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Share photos of your Venus Fly Traps here.

Moderator: Matt

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By Matt
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Joined:  Mon Apr 21, 2008 11:28 pm
#5240
Nice looking plant Joseph. Where did you get that one? I was lucky enough to have someone give me one in a trade and I love it. It's a very robust grower.
By Joseph Clemens
Posts:  12
Joined:  Sat Feb 28, 2009 5:14 pm
#5242
This is a photo I took a little while ago - I believe I obtained this plant in a trade with BobZ. I have since lost the plant to spider mites, but I have small offsets that I managed to produce before it passed. I am growing them up now to full size, restoring this beautiful cultivar to my collection.
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By Matt
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#5243
I'd imagine that spider mites would be a serious problem growing in the deserts in Tucson. I had a pot of Red Dragons that got really hammered by spider mites. Thankfully I was able to treat them with Orthenex this winter and they have come back very strong so far this spring.

I too obtained my Jaws plant from BobZ. It's one of my favorite plants because of the deep red color of the traps and how vigorously it grows.
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By Steve_D
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#5246
Joseph Clemens wrote:This is a photo I took a little while ago - I believe I obtained this plant in a trade with BobZ. I have since lost the plant to spider mites, but I have small offsets that I managed to produce before it passed. I am growing them up now to full size, restoring this beautiful cultivar to my collection.
Beautiful photo, Joseph! Glad you were able to get a few divisions before the parent plant died. Pentac is a good insecticide for spider mites. Is a "wettable" powder that sits on the surface of the leaves and very effectively kills the mites. Several applications are necessary 7-10 days apart to kill the mites emerging from previously laid eggs, however. :)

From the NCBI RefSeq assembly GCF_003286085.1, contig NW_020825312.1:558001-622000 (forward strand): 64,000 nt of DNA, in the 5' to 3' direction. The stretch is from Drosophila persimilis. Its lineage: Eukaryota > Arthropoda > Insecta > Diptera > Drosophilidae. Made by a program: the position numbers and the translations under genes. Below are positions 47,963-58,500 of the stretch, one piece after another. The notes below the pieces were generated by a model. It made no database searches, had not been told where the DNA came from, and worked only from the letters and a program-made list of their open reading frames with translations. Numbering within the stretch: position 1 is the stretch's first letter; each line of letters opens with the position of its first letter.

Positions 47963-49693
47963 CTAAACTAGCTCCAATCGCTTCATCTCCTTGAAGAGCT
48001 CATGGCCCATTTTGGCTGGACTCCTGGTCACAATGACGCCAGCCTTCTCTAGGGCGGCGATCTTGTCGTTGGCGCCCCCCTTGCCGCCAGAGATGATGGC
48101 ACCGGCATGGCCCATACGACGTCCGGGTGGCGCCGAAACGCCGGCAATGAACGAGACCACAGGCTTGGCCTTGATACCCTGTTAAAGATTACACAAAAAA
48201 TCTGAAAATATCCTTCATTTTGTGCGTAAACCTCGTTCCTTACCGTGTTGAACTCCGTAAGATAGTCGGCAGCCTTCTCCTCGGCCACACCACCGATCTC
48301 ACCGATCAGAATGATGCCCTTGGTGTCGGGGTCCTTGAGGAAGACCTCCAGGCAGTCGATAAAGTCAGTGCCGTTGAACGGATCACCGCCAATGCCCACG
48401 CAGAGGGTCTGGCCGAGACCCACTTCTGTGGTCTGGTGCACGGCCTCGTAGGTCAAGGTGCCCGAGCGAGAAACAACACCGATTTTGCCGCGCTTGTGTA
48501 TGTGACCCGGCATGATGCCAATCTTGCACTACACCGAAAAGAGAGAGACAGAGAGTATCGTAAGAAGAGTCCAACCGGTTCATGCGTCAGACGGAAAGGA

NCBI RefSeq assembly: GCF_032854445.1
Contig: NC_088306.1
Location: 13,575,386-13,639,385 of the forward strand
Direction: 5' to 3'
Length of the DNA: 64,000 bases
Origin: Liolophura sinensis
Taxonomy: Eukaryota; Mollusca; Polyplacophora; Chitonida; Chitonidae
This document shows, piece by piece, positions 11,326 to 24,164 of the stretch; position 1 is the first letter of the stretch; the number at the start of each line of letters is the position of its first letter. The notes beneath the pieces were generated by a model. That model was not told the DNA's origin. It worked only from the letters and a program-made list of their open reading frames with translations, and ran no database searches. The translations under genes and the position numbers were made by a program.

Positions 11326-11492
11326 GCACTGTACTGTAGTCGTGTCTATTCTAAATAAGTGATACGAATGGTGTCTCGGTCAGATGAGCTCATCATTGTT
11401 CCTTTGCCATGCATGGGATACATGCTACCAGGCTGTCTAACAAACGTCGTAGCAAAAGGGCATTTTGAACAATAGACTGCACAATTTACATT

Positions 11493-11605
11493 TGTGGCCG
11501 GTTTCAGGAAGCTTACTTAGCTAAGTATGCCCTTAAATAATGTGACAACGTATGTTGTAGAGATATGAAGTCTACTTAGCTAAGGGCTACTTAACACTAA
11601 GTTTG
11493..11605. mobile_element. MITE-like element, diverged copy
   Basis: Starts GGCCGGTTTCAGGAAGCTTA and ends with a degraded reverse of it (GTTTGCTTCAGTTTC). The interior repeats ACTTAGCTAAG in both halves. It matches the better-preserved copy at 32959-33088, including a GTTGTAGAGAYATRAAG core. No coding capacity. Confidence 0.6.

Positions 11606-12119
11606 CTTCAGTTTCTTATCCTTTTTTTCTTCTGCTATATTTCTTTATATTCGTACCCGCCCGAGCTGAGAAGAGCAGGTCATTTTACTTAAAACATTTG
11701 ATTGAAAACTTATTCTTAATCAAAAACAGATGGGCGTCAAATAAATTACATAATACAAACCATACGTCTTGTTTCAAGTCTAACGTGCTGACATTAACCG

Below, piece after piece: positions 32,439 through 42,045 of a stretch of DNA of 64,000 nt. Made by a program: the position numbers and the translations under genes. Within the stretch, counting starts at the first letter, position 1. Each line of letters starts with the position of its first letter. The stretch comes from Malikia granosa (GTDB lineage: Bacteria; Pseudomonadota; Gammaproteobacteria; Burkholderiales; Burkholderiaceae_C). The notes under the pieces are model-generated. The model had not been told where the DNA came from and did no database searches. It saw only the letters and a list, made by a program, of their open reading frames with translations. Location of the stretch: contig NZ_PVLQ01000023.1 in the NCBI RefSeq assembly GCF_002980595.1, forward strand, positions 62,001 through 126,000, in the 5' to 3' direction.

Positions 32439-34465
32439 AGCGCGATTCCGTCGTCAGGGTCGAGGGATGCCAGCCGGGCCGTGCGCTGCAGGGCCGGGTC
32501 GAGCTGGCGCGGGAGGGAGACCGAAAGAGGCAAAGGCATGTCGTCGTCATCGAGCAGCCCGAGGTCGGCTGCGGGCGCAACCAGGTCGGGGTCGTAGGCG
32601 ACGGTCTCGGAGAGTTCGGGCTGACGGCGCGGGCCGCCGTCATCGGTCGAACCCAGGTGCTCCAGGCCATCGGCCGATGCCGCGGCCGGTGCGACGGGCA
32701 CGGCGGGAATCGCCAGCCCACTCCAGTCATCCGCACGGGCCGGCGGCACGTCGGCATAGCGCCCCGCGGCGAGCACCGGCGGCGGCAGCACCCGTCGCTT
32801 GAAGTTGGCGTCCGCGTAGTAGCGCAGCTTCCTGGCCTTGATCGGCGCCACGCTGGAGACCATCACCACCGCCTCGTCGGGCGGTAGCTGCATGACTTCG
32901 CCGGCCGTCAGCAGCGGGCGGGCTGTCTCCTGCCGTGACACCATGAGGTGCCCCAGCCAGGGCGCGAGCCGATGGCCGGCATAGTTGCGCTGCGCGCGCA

By Joseph Clemens
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Joined:  Sat Feb 28, 2009 5:14 pm
#5266
Thanks for the information about dealing with spider mites. I appreciate learning how others deal with these tenacious pests. It will certainly come in handy after our next wet Summer.

Here in my area spider mites are only a problem after Summers with lots of rain. Wet Summers that provide enough moisture for the wildflowers to grow three to four feet high are responsible. As the wildflowers grow, apparently so do the populations of spider mites feeding on them. Then in late Summer after the ground dries up and the wildflowers start to die, the spider mites that were feeding on the wildflowers go looking for food. They don't have any trouble getting into our house, and my plant room. I keep some of my propagules sealed inside Ziploc bags with the double seal. This seems to protect them from the spider mites. Since the last time the spider mites invaded, I've installed an evaporative cooler in the window of my plant room, perhaps the lower temperatures and increased humidity provided by the cooler will help reduce any future spider mite invasions. And now I have a few other ideas to try, thanks.

My best remedy, thus far, has been to submerge the VFTs into sealed containers, then place them into the refrigerator for a few months of wet "dormancy".
By hackerberry
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Joined:  Fri Feb 13, 2009 7:58 pm
#5269
Very nice plant! Best of luck on the offshoot! Hope to see more from you and welcome to the forum...

hb
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By Carl
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#5285
Great photo and a nice looking plant. Sad about losing it to spider mite hope the off shot takes off.
By Adam
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#5302
How come it's sitting in so much water? Isn't that bad for the roots?
By Joseph Clemens
Posts:  12
Joined:  Sat Feb 28, 2009 5:14 pm
#5323
Adam,